To be sure, some modern scholars would probably agree with Jeff and see Jesus’ initial sermon in Nazareth as anti-hierarchical. Yoder argues for a material and socio-political reading of this passage. Referring to Jesus’ quotation from Isaiah about ‘the year of the Lord’s favour’ he argues that ‘for the listeners of Jesus it most likely meant… the Jubilee year, the time when the inequities accumulated through the years are to be crossed off and all God’s people will begin again at the same point.’
Yoder seems to be interpreting this passage to go beyond merely eliminating hunger for the poor and towards an actual socio-political equality as symbolised by the Jubilee year. He believes that the Nazarene audience would have understood Jesus to be delivering an egalitarian call to the effect of ‘there is to come into Palestine the equalising impact of the sabbath year.’
Rodriguez would also concur with Jeff about the sermon’s intent. He writes, ‘On that occasion, before an exclusively Jewish audience, he proclaimed a message of integral liberation with clear social and political consequences.’ He believes that the location of this sermon was important, noting that Galilee was an area looked down upon in terms of religious purity. He writes that it was ‘an area populated by a mixed race that the pious of Jerusalem despised…it was precisely in a synagogue in marginal Galilee where Jesus expounded his messianic program.’ In order to launch a movement of social revolution, he argues, Jesus gives his initial address among those who would benefit most from it.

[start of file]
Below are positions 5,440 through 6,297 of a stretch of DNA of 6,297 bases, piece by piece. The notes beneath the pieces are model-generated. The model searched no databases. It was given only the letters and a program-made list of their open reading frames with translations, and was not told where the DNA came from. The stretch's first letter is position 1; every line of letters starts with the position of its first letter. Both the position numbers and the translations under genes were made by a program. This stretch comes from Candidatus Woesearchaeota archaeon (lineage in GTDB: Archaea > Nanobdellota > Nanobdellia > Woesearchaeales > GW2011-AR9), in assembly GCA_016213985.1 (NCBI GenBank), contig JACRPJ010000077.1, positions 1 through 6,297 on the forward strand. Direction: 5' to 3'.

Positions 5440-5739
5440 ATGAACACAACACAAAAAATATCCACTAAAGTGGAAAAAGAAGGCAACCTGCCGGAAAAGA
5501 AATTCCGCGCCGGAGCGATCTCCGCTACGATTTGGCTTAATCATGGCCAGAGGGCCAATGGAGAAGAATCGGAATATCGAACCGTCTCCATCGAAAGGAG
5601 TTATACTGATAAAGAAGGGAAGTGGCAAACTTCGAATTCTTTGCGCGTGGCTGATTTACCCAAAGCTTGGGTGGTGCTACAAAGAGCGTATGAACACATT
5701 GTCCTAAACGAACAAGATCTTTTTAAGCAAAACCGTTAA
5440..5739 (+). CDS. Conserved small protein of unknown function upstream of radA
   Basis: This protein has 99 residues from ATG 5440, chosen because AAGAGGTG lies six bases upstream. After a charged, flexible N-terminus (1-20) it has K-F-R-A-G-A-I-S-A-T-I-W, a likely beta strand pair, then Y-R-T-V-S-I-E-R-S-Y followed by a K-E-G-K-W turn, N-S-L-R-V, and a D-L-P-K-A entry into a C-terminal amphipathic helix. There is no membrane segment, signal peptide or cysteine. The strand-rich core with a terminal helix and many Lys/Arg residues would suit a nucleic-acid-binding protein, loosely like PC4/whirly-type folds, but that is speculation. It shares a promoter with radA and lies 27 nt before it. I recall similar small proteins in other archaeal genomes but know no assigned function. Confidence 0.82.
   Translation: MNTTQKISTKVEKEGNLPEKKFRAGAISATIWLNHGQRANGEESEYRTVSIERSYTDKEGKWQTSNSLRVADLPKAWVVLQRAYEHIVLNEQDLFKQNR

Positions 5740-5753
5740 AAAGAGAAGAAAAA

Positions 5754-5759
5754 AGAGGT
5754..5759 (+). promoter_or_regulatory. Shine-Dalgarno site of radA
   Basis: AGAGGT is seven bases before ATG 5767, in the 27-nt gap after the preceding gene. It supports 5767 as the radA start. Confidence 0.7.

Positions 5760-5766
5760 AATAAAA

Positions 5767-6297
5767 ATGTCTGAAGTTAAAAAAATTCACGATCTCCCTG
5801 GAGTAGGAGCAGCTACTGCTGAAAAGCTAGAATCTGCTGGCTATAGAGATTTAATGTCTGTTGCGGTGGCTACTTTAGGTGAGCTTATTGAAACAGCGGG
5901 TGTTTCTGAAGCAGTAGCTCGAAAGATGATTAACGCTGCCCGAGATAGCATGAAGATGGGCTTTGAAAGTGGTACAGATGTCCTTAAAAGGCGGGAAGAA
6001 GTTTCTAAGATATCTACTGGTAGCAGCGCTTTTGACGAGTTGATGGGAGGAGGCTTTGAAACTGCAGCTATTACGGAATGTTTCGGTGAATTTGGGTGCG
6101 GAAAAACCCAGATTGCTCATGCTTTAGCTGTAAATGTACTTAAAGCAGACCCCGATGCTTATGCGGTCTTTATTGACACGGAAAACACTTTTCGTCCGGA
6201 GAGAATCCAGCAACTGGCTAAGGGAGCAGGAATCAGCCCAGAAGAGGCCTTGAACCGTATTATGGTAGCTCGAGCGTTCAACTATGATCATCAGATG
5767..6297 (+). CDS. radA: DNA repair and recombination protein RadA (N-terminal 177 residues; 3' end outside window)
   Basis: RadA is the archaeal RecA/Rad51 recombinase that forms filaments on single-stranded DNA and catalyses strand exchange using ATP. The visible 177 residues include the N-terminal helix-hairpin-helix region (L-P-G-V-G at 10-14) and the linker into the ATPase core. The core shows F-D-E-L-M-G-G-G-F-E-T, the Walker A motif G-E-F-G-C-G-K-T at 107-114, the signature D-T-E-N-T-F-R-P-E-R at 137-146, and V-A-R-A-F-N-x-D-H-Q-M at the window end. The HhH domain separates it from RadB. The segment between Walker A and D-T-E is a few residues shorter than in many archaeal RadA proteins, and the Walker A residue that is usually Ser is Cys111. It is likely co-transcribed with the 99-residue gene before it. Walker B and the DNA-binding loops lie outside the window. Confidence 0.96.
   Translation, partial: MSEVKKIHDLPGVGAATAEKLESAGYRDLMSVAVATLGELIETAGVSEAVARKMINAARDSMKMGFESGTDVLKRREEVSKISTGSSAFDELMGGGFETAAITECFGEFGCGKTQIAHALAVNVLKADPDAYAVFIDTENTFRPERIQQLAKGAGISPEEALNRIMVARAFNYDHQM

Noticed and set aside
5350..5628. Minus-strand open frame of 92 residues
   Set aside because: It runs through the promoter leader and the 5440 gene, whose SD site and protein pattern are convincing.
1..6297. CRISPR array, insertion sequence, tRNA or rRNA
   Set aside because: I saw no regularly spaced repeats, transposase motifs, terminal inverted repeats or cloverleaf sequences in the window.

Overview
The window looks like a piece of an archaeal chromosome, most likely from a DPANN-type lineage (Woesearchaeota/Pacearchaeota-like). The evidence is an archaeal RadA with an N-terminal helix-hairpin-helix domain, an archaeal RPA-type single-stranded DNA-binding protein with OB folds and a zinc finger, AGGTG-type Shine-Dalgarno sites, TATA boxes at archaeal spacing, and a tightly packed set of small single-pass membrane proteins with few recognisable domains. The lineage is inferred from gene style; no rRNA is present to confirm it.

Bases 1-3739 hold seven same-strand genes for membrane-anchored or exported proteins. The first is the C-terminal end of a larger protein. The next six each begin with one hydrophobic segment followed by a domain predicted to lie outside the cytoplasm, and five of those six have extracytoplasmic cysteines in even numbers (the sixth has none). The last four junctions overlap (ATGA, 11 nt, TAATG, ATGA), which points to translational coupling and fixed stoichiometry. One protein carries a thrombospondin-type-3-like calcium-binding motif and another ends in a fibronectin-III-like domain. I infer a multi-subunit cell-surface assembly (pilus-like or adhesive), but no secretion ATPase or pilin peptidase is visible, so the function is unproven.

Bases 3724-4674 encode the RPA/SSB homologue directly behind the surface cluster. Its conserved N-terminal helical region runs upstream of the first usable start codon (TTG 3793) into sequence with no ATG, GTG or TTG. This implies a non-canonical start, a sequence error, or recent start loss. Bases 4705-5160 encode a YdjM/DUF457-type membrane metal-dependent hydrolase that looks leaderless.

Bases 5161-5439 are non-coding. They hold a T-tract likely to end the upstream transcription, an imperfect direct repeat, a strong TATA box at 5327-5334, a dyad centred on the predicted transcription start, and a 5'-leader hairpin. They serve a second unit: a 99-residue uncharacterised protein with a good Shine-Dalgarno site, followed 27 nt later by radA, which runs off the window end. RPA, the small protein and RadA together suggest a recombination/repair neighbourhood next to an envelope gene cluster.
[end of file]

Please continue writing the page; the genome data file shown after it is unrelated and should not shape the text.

Prior points out that, ‘If we were guided only by Greek usage, the word ptōchos, which we translate ‘poor’ (pauperes), should be translated by ‘destitute’, or ‘beggar’.’ In other words, wider, Greek usage alone might lead us to think that Jesus is referring, not just to the poor, but to the poorest of the poor. Gustavo Gutiérrez, a central father of the Liberation Theology movement, understood that this is what Jesus meant by the word. He writes that ‘The term poverty designates in the first place material poverty, that is, the lack of economic goods necessary for human life worthy of the name.’ If we hold to that understanding of the term, we might sympathise with Jeff’s interpretation that this is evidence of Jesus’ call to social and material egalitariansim.
Historically, there has been much, but not uniform, agreement that the reference to ‘the year of the Lord’s favour’ is necessarily about the year of Jubilee as prescribed in the Pentateuch―one of the foundational understandings important to establishing Yoder’s interpretation of the text as a call for socio-economic egalitarianism. John Wesley believed it was ‘Plainly alluding to the year of jubilee, when all, both debtors and servants, were set free.’ The German Reformer Johannes Brez agrees that ‘The prophet alludes to the year of Jubilee, of which mention is made by Moses.’
Calvin, however, seems non-committal. Of the idea that it refers to the Jubilee he merely comments that ‘I have no objection to that view. But it is proper to observe that…[He] makes the time of redemption to depend on the purpose, or good pleasure, of God.’ Cyril of Alexandria, a 5th Century Church Father, was one who rather understood that ‘the acceptable year of the Lord’s Favour’ to be so called because it represents our new relationship before God.’ He writes that ‘It signifies the joyful tidings of his own advent…For that was the acceptable year in which Christ was crucified on our behalf, because we were then made acceptable to God the Father.’
It is worth noting, even when the connection with Jubilee has been made, that it has not always been understood that this meant that Christ’s sermon was about a mission of socio-economic levelling. Brenz (cited above) who did see Luke 4.19 (and therefore Isaiah 61.2) as a reference to Jubilee goes on to write ‘as to the external observation of the year of Jubilee according to the law of Moses, we have nothing to do with that, but only with the matter which is signified by the year of Jubilee. This “spiritual” Jubilee began first when Christ started preaching the gospel and continued not for a year but forever.’